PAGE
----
Single, women travellers are the new darlings of tour operators all over

Meghna Datta, a 38-year-old gynaecologist, loves travelling alone. “There are certain things you want to do your way,” she says. “At times, a companion or your family may not want to explore a destination the way you want to, so it is incredibly convenient to just pack a bag and venture out on your own.”

Meghna, who has travelled most of Western Europe on her own, is part of the fast-growing segment of single women travellers for which travel players are curating and customising value-driven packages.

Shibani Phadkar, Senior VP, Leisure Travel (Outbound), Thomas Cook (India) Ltd, says, “Our internal research shows a powerful emerging segment in the Indian woman traveller, who has rapidly moved from the ‘mother figure’ in family vacations to an ‘influencer’ and now clearly a ‘decision maker’, and she covers the gamut from a ‘girl groups’, home maker to entrepreneur-corporate executive and the highly discerning affluent woman traveller.” Thomas Cook India has witnessed a 15 per cent increase in the number of single Indian women travellers.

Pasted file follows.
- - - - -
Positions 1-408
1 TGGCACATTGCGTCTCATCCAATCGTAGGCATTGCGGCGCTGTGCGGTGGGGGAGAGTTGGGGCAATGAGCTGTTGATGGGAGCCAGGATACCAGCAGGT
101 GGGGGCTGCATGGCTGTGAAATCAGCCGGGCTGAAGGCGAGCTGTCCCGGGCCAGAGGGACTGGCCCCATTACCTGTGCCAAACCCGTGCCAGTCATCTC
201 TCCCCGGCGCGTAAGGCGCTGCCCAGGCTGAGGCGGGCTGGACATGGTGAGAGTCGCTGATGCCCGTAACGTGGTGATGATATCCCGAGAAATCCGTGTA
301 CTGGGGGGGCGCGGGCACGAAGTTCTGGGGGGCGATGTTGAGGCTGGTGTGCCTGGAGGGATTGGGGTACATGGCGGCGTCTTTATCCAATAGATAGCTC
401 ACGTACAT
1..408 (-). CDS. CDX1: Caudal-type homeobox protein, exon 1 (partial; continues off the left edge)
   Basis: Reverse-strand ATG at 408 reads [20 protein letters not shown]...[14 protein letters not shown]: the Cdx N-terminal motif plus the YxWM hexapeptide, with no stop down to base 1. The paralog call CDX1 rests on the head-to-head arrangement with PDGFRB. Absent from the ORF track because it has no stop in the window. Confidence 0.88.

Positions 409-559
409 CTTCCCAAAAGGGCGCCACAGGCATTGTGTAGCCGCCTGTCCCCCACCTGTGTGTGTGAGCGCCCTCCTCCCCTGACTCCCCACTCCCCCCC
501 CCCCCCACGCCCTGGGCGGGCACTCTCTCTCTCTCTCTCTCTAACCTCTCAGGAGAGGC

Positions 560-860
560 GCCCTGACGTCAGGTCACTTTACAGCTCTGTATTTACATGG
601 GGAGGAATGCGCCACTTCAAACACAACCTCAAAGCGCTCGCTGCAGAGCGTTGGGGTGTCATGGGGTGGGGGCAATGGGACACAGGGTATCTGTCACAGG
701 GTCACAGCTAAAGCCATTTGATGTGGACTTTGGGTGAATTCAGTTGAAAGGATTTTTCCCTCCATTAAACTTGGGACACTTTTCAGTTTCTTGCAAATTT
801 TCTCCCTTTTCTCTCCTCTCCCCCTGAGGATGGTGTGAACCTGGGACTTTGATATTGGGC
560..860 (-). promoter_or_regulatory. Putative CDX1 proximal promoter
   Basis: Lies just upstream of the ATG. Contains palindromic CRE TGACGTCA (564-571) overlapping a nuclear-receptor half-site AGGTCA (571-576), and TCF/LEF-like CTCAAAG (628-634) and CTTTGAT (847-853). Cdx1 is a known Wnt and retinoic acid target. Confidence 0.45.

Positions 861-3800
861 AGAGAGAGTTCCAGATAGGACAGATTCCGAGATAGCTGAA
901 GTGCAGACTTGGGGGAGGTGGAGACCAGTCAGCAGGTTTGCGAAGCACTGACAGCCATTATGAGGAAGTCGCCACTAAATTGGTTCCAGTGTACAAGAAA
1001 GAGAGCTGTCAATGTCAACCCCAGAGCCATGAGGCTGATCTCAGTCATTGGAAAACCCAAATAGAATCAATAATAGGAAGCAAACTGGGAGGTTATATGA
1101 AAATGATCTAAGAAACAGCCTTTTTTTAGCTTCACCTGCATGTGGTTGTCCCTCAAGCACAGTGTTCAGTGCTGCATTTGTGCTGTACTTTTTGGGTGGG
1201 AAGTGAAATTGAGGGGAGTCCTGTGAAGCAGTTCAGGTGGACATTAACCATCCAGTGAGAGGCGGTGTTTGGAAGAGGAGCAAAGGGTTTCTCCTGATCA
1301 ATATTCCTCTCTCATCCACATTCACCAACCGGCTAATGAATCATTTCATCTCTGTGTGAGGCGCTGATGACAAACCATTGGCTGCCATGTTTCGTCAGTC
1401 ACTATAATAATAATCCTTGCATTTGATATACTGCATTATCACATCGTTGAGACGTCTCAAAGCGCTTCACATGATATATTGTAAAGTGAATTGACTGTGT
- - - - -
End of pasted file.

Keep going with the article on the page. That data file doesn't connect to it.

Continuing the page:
“Spa and wellness getaways are top favourites and an encouraging demand is emerging from our tier-II markets,” Phadkar adds. MakeMyTrip, too, conducted a survey last year to identify the favourite destinations for women travellers. “Spain, Goa and Thailand topped the charts. Paris is also a favourite for Indian ladies,” says Mohit Gupta, Chief Business Officer- Holidays, MakeMyTrip. The travel portal is planning to increase the number of destinations being offered under its Women Holiday packages.

Travel players say women are interested in a variety of itineraries, such as adventure (diving, alpine and glacier walks, cycle tours), clubbing, sight-seeing, wine-cheese-chocolatier programme, and, of course, retail therapy. Phadkar says, “Eco-tourism is also seeing strong uptake, especially our tours that offer home-stays and eco villages.” Safety and security is a key element while planning women travel groups. Travel players say the destination, hotels and tour inclusions are carefully chosen. Women-only floors at hotels are one such measure.

Megha says, “Countries have cultural differences and one must realise that limitation. Research well about the language, cultural practices before heading for a destination.”

Trafalgar, too, has witnessed a 22 per cent rise in bookings by women groups and single-lady travellers on holidays. Darshan Maheshwari, Country Manager, Trafalgar India, says, “While this is definitely an upward trend, we still have a long way to go before we catch up to the West.”

(This article was published on March 9, 2014)
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